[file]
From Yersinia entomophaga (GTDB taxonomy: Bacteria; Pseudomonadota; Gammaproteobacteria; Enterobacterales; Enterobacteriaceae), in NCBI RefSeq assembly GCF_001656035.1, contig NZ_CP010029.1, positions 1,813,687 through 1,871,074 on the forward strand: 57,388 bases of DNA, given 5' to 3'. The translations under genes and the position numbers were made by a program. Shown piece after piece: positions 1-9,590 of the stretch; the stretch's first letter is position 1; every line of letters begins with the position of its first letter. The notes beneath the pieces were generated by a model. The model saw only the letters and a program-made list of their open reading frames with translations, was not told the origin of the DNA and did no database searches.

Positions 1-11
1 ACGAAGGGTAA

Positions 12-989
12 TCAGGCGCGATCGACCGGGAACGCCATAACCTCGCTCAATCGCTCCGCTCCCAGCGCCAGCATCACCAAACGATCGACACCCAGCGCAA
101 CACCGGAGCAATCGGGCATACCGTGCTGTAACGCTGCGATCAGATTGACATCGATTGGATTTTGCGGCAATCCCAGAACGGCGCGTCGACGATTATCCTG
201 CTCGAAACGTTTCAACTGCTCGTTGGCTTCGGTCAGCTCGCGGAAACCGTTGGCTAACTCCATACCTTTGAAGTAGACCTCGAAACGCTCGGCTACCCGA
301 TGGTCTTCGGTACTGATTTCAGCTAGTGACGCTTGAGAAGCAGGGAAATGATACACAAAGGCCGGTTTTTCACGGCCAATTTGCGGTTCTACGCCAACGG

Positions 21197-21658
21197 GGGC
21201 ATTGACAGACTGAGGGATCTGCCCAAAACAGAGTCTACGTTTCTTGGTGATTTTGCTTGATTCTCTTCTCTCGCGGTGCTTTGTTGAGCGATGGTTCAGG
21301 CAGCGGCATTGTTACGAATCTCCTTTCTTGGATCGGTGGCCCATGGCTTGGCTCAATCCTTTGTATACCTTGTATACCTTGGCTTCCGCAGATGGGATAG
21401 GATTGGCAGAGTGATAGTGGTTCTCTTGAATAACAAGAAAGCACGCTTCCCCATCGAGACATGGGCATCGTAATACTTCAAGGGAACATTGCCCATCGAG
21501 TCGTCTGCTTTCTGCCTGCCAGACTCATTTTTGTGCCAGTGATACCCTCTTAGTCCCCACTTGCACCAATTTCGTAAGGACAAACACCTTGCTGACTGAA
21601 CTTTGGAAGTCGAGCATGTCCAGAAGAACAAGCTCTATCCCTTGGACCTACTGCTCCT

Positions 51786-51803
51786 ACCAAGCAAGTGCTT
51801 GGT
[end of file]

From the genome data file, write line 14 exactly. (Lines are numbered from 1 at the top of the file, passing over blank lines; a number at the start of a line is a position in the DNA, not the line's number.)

21501 TCGTCTGCTTTCTGCCTGCCAGACTCATTTTTGTGCCAGTGATACCCTCTTAGTCCCCACTTGCACCAATTTCGTAAGGACAAACACCTTGCTGACTGAA